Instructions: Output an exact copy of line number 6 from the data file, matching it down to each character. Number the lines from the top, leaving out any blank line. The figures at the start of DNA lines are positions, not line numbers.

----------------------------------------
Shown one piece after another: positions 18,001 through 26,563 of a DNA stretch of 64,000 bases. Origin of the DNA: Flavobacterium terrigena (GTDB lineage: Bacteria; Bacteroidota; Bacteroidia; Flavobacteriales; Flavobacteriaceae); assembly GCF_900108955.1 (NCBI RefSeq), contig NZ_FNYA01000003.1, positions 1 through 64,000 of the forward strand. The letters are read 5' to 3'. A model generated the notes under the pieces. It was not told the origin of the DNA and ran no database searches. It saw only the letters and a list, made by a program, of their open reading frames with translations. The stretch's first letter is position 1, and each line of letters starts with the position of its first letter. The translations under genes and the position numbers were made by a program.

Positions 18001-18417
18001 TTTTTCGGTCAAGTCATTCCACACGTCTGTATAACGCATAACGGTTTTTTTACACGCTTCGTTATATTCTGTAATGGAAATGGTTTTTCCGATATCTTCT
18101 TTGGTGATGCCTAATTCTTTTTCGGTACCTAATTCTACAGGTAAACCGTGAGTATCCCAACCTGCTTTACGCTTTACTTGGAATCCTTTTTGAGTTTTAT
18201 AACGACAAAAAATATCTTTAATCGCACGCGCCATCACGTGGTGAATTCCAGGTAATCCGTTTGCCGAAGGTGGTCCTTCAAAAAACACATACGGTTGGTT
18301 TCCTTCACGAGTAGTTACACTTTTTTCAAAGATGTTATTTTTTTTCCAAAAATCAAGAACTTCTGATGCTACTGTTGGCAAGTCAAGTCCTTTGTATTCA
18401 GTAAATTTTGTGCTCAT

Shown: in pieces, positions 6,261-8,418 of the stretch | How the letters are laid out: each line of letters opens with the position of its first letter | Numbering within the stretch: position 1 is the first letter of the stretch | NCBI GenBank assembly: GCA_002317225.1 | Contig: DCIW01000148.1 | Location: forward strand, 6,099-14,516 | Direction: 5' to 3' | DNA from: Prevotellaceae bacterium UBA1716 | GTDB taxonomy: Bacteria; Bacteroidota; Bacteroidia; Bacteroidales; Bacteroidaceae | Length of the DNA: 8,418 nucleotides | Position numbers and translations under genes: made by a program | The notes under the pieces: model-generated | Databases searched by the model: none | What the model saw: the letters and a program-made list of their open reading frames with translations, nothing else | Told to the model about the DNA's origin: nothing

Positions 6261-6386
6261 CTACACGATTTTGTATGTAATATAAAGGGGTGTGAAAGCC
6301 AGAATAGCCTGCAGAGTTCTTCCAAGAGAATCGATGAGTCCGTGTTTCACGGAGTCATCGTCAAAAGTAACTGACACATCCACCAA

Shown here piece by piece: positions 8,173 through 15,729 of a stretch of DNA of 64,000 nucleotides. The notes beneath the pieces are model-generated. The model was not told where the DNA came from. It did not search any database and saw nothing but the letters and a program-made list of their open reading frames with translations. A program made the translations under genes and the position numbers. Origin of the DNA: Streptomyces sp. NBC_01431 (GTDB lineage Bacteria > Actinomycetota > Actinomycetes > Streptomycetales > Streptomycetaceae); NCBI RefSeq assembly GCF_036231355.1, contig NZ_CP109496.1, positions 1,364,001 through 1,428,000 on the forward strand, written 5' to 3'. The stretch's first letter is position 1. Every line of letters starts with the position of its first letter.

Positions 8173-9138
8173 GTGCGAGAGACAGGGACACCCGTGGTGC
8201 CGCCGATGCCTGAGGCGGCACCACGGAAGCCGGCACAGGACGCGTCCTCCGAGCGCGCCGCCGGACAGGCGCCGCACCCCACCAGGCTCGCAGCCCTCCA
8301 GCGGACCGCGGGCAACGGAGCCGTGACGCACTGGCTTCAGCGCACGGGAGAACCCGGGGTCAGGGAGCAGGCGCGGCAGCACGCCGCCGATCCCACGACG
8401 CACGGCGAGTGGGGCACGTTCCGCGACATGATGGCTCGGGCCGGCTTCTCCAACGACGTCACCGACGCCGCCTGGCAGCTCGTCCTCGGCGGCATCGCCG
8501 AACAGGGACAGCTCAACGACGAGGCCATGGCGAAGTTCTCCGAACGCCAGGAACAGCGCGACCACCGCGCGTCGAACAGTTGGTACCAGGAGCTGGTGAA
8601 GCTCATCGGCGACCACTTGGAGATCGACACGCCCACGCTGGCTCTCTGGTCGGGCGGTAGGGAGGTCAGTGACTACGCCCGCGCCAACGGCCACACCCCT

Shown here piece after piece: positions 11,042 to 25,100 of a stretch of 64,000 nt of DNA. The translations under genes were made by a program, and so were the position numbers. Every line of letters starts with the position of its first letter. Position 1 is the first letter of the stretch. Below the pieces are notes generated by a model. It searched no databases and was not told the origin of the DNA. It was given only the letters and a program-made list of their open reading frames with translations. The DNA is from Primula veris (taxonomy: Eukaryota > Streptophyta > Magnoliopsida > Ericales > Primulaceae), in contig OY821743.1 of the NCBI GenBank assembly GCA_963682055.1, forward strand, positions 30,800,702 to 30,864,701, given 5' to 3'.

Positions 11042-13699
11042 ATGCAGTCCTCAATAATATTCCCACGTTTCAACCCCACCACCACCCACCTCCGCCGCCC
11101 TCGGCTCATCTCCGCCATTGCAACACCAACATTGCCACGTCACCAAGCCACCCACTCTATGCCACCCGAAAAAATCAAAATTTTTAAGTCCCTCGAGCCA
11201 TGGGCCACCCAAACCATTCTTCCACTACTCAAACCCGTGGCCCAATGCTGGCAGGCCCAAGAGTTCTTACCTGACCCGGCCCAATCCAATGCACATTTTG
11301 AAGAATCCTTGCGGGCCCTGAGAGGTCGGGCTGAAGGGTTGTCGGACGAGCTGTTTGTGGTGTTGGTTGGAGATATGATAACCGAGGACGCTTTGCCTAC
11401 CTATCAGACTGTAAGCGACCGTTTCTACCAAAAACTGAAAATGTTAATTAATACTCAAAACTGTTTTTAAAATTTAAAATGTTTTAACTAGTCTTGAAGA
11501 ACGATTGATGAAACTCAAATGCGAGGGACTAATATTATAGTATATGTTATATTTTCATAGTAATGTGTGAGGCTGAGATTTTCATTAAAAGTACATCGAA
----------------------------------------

18301 TCCTTCACGAGTAGTTACACTTTTTTCAAAGATGTTATTTTTTTTCCAAAAATCAAGAACTTCTGATGCTACTGTTGGCAAGTCAAGTCCTTTGTATTCA